Promptly at 5:00 a.m. on the rainy morning of Jan. 31, 34 teams of volunteers fanned out across the county in pre-dawn darkness to count people who do not have homes to sleep in- people sleeping on the streets, in cars and vans, or hidden away in unauthorized campsites.
The Point-in-Time Homeless Street Count is conducted every two years to document, with as much accuracy as possible, how many people across the county are actually sleeping without shelter.
The volunteer teams of “census takers” are assisted by “guides” — people who have experienced homelessness themselves and are familiar with where homeless people might be in any given neighborhood.
The Point-in-Time Homeless Street Count, led by the Watsonville-based firm Applied Survey Research, is required by the U.S. Department of Housing and Urban Development every two years to secure funding for homeless services. The data is also important in determining how current homeless programs are working, how these services may be improved, and if the numbers are growing or declining over time.
The census provides current data on the basic number, gender, approximate age (if possible), and where those without regular shelter are sleeping.
The volunteer teams are each given a map of their assigned census tract, and care is taken not to duplicate the count near the boundaries of each team’s assigned turf. In the San Lorenzo Valley, census tract boundaries are delineated by Hwy. 9, and the team assigned to the census tract on the west side of Hwy. 9 were mostly on the look-out for homeless people sleeping in vehicles parked on the street and in turn-outs along the mountain roads.
The Point-in-Time Homeless Street Count does not involve any in-depth discussion with homeless people, and is tallied by “observation only” by volunteers trying to be as unintrusive yet as accurate as possible. A dilapidated RV, with trash bags tucked underneath, condensation dripping in the windows and with movement detected inside is evidence enough for the tally of a homeless person “vehicularly housed” near Boulder Creek, without shining flashlights into the vehicle to verify.
Jane Mio, a volunteer from Santa Cruz with the team looking for homeless people on the west side of Hwy. 9, has been involved with homeless services for years.
“Personally, I think we as a society have not integrated the homeless situation as a reality into our perception,” Mio wrote to the Press Banner after the point-in-time count. “We hope some local or state agencies, or experts will eliminate that homeless reality out of our lives. Because I don’t think that will solve the situation, I have integrated the homeless reality into my life and work and volunteer for issues and programs that empower them to find their voice and place amongst us.”
“The homeless members have some very good ideas on how to address their situation and yet very little time is spent talking with them in depth,” she added in her email. “Consequently many attempted solutions do not include their ideas.”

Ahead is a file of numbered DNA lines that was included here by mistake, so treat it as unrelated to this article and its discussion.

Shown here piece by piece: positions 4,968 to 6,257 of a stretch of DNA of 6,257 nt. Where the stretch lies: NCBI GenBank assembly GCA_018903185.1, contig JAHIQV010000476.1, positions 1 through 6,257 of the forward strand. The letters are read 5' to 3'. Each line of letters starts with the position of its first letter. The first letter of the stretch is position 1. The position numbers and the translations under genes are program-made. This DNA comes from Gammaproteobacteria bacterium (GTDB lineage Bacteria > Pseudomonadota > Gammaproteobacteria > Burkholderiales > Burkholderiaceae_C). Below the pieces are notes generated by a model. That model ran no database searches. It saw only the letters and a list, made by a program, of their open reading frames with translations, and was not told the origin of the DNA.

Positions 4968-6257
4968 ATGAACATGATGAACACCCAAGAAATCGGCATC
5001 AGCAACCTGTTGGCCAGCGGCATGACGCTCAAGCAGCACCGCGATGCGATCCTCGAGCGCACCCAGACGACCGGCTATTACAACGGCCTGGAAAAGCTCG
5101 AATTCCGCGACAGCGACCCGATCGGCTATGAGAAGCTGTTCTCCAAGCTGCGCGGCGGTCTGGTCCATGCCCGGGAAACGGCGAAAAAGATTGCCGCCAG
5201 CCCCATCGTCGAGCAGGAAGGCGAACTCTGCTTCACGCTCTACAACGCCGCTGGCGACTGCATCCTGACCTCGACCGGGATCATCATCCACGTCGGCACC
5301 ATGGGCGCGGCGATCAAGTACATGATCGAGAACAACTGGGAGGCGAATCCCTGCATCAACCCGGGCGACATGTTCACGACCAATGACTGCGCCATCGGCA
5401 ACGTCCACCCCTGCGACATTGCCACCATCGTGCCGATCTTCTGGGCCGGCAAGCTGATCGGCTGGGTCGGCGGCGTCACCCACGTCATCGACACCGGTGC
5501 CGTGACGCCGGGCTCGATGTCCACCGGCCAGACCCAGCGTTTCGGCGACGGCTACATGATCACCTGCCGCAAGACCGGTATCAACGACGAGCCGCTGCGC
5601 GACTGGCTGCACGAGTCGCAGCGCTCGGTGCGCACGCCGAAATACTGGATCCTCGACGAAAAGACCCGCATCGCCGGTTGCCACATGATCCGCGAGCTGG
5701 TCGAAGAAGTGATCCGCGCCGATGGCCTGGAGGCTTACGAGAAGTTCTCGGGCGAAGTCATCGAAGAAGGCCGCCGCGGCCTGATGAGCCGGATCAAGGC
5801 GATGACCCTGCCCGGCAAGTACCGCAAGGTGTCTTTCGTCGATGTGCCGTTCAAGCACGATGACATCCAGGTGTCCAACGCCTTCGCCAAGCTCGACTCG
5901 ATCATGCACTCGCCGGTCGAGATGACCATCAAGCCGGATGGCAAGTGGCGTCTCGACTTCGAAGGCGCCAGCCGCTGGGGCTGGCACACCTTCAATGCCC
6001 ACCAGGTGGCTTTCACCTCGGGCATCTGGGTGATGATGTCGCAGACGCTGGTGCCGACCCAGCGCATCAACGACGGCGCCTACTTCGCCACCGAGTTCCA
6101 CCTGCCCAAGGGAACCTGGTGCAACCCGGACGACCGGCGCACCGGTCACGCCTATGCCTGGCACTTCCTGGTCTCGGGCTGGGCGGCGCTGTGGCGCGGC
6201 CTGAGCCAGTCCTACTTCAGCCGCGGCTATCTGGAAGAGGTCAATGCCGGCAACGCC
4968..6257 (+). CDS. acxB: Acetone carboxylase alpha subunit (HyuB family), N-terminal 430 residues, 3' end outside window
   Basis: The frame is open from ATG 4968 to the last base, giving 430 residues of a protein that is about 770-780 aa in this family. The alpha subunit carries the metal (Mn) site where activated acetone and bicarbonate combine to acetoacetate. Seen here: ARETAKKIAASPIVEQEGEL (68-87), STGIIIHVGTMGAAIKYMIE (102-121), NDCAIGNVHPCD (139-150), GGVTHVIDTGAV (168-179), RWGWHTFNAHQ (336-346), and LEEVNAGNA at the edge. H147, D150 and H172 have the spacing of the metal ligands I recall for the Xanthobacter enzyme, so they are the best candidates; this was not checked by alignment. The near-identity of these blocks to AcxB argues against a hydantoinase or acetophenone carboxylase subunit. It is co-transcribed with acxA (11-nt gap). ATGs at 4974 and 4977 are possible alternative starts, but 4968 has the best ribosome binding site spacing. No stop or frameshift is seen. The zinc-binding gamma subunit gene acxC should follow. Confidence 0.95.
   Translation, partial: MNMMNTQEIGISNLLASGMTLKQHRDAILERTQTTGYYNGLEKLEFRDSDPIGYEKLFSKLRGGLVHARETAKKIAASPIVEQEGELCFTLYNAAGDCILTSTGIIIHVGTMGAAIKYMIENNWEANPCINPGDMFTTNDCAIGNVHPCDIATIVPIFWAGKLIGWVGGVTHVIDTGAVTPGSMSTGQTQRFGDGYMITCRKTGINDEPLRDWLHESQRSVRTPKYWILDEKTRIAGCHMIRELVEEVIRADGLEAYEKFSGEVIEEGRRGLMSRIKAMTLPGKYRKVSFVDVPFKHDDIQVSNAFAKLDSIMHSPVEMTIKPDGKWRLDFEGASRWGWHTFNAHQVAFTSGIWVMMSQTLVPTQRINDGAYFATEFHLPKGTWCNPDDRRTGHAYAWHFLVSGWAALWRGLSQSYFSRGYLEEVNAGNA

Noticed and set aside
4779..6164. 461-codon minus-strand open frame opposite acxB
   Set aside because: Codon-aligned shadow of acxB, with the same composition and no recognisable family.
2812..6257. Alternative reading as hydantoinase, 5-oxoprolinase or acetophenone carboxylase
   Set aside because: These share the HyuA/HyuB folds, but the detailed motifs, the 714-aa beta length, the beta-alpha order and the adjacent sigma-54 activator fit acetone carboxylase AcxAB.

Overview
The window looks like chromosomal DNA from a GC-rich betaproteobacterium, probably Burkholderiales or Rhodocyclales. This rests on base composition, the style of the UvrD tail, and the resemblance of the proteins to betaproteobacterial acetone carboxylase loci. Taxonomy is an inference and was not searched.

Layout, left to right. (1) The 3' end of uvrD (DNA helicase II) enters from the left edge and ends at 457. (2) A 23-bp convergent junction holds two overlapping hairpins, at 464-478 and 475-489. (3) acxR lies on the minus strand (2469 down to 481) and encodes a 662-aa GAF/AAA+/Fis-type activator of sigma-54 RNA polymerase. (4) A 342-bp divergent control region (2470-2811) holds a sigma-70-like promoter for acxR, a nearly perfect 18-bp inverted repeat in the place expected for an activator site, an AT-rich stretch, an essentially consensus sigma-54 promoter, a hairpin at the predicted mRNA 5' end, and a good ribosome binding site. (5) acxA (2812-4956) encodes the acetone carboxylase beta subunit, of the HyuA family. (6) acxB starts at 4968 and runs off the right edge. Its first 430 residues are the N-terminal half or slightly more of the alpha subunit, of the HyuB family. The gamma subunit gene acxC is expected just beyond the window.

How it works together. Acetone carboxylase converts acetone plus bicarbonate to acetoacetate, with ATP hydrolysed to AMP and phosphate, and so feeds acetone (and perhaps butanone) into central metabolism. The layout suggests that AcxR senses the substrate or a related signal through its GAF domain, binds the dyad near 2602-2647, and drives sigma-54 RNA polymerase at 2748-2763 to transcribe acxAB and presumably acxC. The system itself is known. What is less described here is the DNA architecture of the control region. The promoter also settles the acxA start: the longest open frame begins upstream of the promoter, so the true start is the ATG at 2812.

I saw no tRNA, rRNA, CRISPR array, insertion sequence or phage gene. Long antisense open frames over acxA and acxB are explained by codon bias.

The number of people housed in the most obvious homeless camp in Santa Cruz, the small tent-city that has sprung up on city and Caltrans-owned property behind the Gateway Plaza Shopping Center where Highway 9 meets Highway 1, were counted by a special team of health service providers who knew many of the campers, according to John Connery, senior research analyst for ASR.
Michael Sweatt, a guide for the homeless count and on and off camper at the Gateway Camp, said he does what he can to help people at the camp, tries to help resolve conflicts between the campers peaceably, and generally tries “keeping an eye on things to try to stop the stealing and tearing stuff up — so no one gets hurt, or gets too sick.”
According to Sweatt, the “Gateway Camp” was a predictable result of the closure of the city-sanctioned homeless camp on River Street at the end of November that provided space for about 50 tents. The closure of that camp, combined with about half the number of emergency shelter beds that were available in years past, made “Gateway Camp” somewhat inevitable, according to Sweatt.
“These people have to go somewhere, and behind the Gateway Center seemed to be the safest spot when it first got started,” he said.
A resident of Santa Cruz for 23 years but “on and off” homeless for the last 15 years, Sweatt explains he now has his “ducks in line” to receive SSI Disability and is planning to leave Santa Cruz for a living situation in Sacramento. Sweatt said he “wants to give something back to back to Santa Cruz” and hopes to repay the help he has received by “paying it forward” to other homeless people.
The raw data from the point-in-time homeless count is combined with data from various shelters and service providers for a comprehensive Homeless Census produced every two years by ASR. The last 2017 Homeless Census counted 2,249 homeless people in the county, 80 percent of whom were living outside of emergency or transitional shelters.
The 2017 count was up 14.5 percent from the 2015 count, but the 2017 count indicated a drop of more than one-third, by 36 percent, in the number of homeless person from the highest count on record of 3,536 in 2013. The data for 2019 is expected to be ready for release in about six months, according to ASR officials.